You may recall I recently covered the story concerning the very sudden closure of the Paper Moon in Dartford, and the (unsuccessful) campaign to keep the popular venue open. Pub owner Wetherspoon’s are undergoing a campaign to close down unprofitable pubs, and then open new pubs in areas where new business is thought to be located. Generally I am pretty ambivalent when discussions turn to Wetherspoon’s pubs – in general I find them a bit formulaic and samey, albeit with a good selection of reasonably priced real ales and not bad food. I very much prefer traditional pubs, but I can understand the attraction of a chain where reliability and predictability are key. I visited the newly refurbished New Cross Turnpike in Bellegrove Road, Welling last Saturday. The place has not long been reopened following an extensive refurbishment after being gutted by an accidental fire last August. I have to say that I was very impressed by the place. The refurbishment included some architectural redesigns within the building, as well as the use of higher quality materials than before. The pub is still on two levels (something that the serving staff must hate, as meals have to be taken upstairs to customers on the upper level by hand). I am very surprised that the designers / architects did not think to include a “dumb waiter”. The place is light and airy, with lots of glass, but the pub does suffer the problem so very common with Wetherspoon’s in general – the toilets are a very long way from the public areas, involving somewhat of a route march. I get the feeling that after a couple of shandies, by the time you make it back to the bar from the bogs, it would be time to go to the loo again. Having said that, I was very impressed – the place is clean and well run, with well – trained, helpful and attentive staff; the food was very good, and reasonably priced, and this obviously reflects well with the customers. By 12.30 on Saturday lunchtime, both the upper and lower floors were heaving with people, many of whom were ordering food as well as drinks. It may have helped that Welling United were playing at home later in the afternoon, but the diversity of the crowd suggested that many of the visitors were not there for a pre – match drink. It was certainly busy. I think that Wetherspoon’s have a lot they could teach Marston’s – the pub company / brewer who own and operate the Morgan in Clydesdale Road, Lower Belvedere. The Morgan is a pub / restaurant in a similar vein to Wetherspoon’s, and has been open for roughly a year. I have visited the place three times recently, and had cause to complain on two of the visits. I recently wrote to the manager saying “I thought it best to bring a few observations concerning staff training and service levels to your attention in respect of a visit this lunchtime. A group of five people including myself visited the Morgan at 12.30pm this afternoon; we were seated at table 24. My friend ordered a pot of tea - when it was delivered, it was evident that the cup had not been properly washed up. The lady who served the tea had to sort through three other cups in order to find one that was acceptably clean. When this was delivered it too was found to be dirty, and a fourth replacement had to be sourced. This is unacceptable. Cleaning standards need to be improved. Secondly, when the same friend went to the bar to place a drinks order, she was acknowledged by the server (a lady with a badge name of "Aeron") but when further customers approached the bar, my friend was ignored in preference of the new customers. The fact that my good friend is a British African lady made the situation look racist. At the very least it was an extremely unprofessional way to treat a paying guest. On top of this, "Aeron" opened a bottle of blackcurrant cordial, dropped the lid on the floor, then immediately replaced it on the bottle, in contravention of Health and Safety regulations. Two of my group of five opted for the carvery meal - it was evident that the meat had been reheated and was dry and tough , and the mashed potato was made from an instant potato mix - again not acceptable at a Marston's restaurant - you have a reputation for quality which was not met on this occasion. It is apparent that there are insufficient staff available for main service at the location - most of the staff are helpful, if not very well trained - as you may recall, I contacted you three months ago, after being double charged for a meal, which you agreed was an error, but have not still not refunded. The Morgan could be very good and a real asset to the local community, but a lack of training, and some poor quality staff do not help matters”. I got a very vague and slopey shouldered reply from the Morgan Management, which I won’t publish here, but suffice to say it did little to allay my concerns. It shows that two very similar enterprises, only separated by a few miles can have completely different approaches to customer service, and in my eyes Wetherspoon’s is easily the winner. Have you experienced something similar, or have you had excellent service in the Morgan? I would love to revisit and give it a glowing report, as it could be excellent with a few changes to the way it is run. At present however, it barely scrapes a three out of five, whereas the New Cross Turnpike gets a solid four and a half out of five. The benchmark for pub hospitality and service is set by the family run freehouse The Robin Hood and Little John in Lion Road Bexleyheath. It is the only hostelry in the borough to get the Arthur Pewty five stars of excellence award.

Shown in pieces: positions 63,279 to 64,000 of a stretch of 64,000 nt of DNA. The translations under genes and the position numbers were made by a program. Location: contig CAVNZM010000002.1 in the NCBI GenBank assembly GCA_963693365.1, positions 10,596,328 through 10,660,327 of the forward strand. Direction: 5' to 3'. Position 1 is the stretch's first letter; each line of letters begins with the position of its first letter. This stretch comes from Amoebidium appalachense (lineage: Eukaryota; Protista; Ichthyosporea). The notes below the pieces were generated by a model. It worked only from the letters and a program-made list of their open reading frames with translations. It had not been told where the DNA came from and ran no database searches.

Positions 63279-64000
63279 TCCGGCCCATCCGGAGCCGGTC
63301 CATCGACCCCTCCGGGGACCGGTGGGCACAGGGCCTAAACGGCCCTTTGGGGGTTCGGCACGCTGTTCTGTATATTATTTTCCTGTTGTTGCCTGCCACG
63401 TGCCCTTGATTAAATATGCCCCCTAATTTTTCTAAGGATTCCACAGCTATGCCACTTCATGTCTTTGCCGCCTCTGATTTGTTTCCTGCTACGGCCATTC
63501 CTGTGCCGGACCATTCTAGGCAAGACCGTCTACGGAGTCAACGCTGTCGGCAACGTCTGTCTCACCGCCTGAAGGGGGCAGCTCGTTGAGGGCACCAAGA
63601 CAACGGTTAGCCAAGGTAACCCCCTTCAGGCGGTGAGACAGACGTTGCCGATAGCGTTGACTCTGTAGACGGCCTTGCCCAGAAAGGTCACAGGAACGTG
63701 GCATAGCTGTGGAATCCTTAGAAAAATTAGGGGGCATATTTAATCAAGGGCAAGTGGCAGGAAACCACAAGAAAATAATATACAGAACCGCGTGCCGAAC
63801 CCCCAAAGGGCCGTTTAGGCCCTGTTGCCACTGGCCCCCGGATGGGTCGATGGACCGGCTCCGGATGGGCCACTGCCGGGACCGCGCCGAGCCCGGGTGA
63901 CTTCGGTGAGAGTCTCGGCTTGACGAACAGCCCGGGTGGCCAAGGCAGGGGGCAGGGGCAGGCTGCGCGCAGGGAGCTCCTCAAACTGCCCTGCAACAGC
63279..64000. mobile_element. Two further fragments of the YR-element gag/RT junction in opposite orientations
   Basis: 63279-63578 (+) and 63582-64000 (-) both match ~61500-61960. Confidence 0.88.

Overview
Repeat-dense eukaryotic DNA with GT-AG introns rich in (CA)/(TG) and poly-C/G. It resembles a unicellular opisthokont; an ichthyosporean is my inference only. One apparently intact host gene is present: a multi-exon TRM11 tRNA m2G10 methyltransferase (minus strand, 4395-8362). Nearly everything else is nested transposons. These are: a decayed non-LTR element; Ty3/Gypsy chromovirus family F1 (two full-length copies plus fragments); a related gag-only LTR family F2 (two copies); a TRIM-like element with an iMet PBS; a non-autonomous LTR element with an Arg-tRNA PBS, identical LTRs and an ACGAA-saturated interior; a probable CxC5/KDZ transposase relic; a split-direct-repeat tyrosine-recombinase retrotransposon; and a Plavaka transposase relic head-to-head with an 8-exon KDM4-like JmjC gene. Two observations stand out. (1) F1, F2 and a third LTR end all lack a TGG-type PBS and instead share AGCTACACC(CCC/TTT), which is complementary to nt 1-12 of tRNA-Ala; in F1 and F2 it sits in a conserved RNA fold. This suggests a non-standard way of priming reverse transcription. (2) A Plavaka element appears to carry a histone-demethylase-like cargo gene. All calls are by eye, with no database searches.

As I mentioned last week, I get all sorts of promotional junk sent to me by public relations companies, most of which gets read and binned by me. On Tuesday I received a message which I thought might well be of interest to some readers, especially bearing in mind that today is Mothering Sunday, and my previous experiences above relating to pub eating that I have just recounted. On top of this it mirrors my very own well - publicised antipathy towards mobile phones. See what you think:- "The introduction of the smoking ban saw an end to restaurants being split into smoking and non-smoking areas but this Sunday, Beefeater are introducing a new kind of dining segregation - a 'No Phone Zone'. Launched to coincide with Mother's Day, Britain's best-known steak restaurant has taken the bold step to create 'phone free' areas in response to research that outlines behaviour that can ruin family outings. Top of the table on the list of family outing-ruiners was 'constantly checking phones at the table', which 54 percent listed as the single most likely occurrence to cause an argument. The second and third most likely argument starters were a family member being underdressed or scruffy for the occasion (28 percent) and family members having earphones constantly plugged in (18 percent). Conversely, 'family conversation' is rated as the single most beneficial aspect of a good day out, with nearly two-thirds of respondents suggesting that just having a nice chat is the best bit of a family outing. Beefeater guests will be able to book a 'No Phone Zone' table for Sunday 6th March and those in the zone will have to hand their mobile phones to staff 'as a deposit' when they arrive. Hawk-eyed Beefeater staff will patrol the 'No Phone Zone' for mobiles and have the right to move guests who do not comply with the new rule. The 'No Phone Zone' will be trialled across sites this weekend, with a view to make the areas permanent if well received by diners. Sarah Tinsley, Head of Marketing for Beefeater said; "There's no denying the huge benefits our smartphones provide us, but there is a time and a place for their use and, especially on Mother's Day, we think we can do without them for an hour or two. Mums don't ask much of us and rarely even let us spend any money on them – so the least we can do is give Mums our undivided attention. "We hope this small adjustment to our setup enables a few more families to add some seasoned conversation to their meal." Beefeater is a British brand that first fired up the grill in 1974 and now has over 140 restaurants nationwide. The combination of great steak, friendly service and relaxed surroundings made Beefeater a big hit in Britain in the 70s, 80s and 90s and today is no different. For bookings please contact your local Beefeater or visit www.beefeater.co.uk". This could turn into quite a popular move, though I don't for one minute think it is anything other than a publicity stunt for Beefeater, thought up by the P.R company. We already have "quiet" carriages on some long distance train routes - I wonder if "quiet" areas in restaurants will take off in the same way?
The ending video this week is an update from Crossrail, showing the latest construction works being undertaken at Abbey Wood Station. If you watch carefully, during the interview with Nigel Fenn of Crossrail Engineering Management, which seem to have been held over the space of an hour or so on the London bound platform, and then edited together, you can see on the digital display board behind the interviewee that every single train heading towards London is delayed. Not that this has anything to do with Crossrail - it is the responsibility of Southeastern and Network rail, but it does reinforce the impression that Southeastern are a bunch of incompetents.